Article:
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Two days ago I started working on a code parser and I'm stuck.

How can I split a string by commas that are not inside brackets, let me show you what I mean:

I have this string to parse:

one, two, three, (four, (five, six), (ten)), seven

I would like to get this result:

array(
 "one"; 
 "two"; 
 "three"; 
 "(four, (five, six), (ten))"; 
 "seven"
)

but instead I get:

array(
  "one"; 
  "two"; 
  "three"; 
  "(four"; 
  "(five"; 
  "six)"; 
  "(ten))";
  "seven"
)

How can I do this in PHP RegEx.

Thank you in advance !

share|improve this question

7 Answers 7

up vote 8 down vote accepted

You can do that easier:

preg_match_all('/[^(,\s]+|\([^)]+\)/', $str, $matches)

But it would be better if you use a real parser. Maybe something like this:

$str = 'one, two, three, (four, (five, six), (ten)), seven';
$buffer = '';
$stack = array();
$depth = 0;
$len = strlen($str);
for ($i=0; $i<$len; $i++) {
    $char = $str[$i];
    switch ($char) {
    case '(':
        $depth++;
        break;
    case ',':
        if (!$depth) {
            if ($buffer !== '') {
                $stack[] = $buffer;
                $buffer = '';
            }
            continue 2;
        }
        break;
    case ' ':
        if (!$depth) {
            continue 2;
        }
        break;
    case ')':
        if ($depth) {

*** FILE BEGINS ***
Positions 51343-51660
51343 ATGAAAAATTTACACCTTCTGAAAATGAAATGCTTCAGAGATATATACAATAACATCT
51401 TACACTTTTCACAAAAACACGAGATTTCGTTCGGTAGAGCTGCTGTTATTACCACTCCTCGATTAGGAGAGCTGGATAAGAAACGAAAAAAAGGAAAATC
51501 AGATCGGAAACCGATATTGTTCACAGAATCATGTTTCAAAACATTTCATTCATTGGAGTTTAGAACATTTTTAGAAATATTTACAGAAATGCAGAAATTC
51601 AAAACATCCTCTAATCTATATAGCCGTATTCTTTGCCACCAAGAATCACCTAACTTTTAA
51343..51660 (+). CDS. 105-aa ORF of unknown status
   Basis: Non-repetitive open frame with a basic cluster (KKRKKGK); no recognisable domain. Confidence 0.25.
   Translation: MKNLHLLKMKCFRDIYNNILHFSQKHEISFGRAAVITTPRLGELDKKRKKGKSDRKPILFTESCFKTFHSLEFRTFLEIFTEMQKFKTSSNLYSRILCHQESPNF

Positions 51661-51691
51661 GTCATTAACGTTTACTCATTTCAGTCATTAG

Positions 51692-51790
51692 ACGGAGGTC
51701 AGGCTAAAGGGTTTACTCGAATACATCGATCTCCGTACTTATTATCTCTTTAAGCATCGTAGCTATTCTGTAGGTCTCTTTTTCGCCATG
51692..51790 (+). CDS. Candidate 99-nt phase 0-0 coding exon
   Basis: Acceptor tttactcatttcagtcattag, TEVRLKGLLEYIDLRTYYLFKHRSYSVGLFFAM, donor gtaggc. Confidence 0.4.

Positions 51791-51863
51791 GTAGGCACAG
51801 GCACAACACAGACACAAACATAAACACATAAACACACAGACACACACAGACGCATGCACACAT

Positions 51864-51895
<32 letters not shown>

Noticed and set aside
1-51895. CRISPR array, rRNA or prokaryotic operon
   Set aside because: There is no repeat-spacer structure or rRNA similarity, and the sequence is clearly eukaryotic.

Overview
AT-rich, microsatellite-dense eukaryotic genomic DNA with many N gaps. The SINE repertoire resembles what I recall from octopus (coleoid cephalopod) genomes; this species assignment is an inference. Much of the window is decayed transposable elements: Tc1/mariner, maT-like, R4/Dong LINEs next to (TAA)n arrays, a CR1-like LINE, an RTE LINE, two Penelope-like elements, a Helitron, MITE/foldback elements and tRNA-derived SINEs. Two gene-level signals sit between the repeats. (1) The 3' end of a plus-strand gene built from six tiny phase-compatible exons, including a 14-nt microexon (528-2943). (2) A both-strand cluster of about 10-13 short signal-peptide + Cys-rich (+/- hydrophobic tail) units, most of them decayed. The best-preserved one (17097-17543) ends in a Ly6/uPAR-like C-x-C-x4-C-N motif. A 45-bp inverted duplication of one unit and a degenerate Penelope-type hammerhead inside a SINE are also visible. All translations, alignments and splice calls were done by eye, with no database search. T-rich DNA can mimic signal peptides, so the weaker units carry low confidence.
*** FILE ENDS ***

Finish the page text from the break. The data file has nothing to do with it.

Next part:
$depth--;
        } else {
            $stack[] = $buffer.$char;
            $buffer = '';
            continue 2;
        }
        break;
    }
    $buffer .= $char;
}
if ($buffer !== '') {
    $stack[] = $buffer;
}
var_dump($stack);
share|improve this answer
    
Yes, it's easier, but doesn't work in case of nested brackets, like so: one, two, three, (four, (five, six), (ten)), seven –  Cristian Toma Jul 6 '09 at 7:41
    
That’s the point where you have to use a real parser. Regular expressions cannot count or handle states. –  Gumbo Jul 6 '09 at 7:49
    
I have to use regular expressions. Regular expressions are recursive and greedy, you can accomplish this using them. –  Cristian Toma Jul 6 '09 at 7:52
    
No you can’t. Sure, there are features in modern implementations that can accomplish that such like .NET’s Balancing group (?<name1-name2> … ) msdn.microsoft.com/bs2twtah.aspx. But they use a state machine and that’s no longer a regular expression in the classical manner. –  Gumbo Jul 6 '09 at 8:18
    
This one is more correct, but still not working for nested parenthesis /[^(,]*(?:([^)]+))?[^),]*/ –  DarkSide Mar 24 '13 at 23:09

Hm... OK already marked as answered, but since you asked for an easy solution I will try nevertheless:

<?php
  $test = "one, two, three, , , ,(four, five, six), seven, (eight, nine)";
  $split = "/([(].*?[)])|(\w)+/";
  preg_match_all($split, $test, $out);
  print_r($out[0]);              
  die();
?>

Output

Array
(
    [0] => one
    [1] => two
    [2] => three
    [3] => (four, five, six)
    [4] => seven
    [5] => (eight, nine)
)
share|improve this answer
    
Thank you very much, your help is much appreciated. But now I realize that I will also encounter nested brackets and your solution doesn't apply. –  Cristian Toma Jul 6 '09 at 7:43

You can't, directly. You'd need, at minimum, variable-width lookbehind, and last I knew PHP's PCRE only has fixed-width lookbehind.

My first recommendation would be to first extract parenthesized expressions from the string. I don't know anything about your actual problem, though, so I don't know if that will be feasible.

share|improve this answer
    
Yes, that was the hack I was planing to use. Replace the brackets with $1, $2 or something similar, split the string and than restore the brackets in the result. Thank you ! –  Cristian Toma Jul 5 '09 at 20:48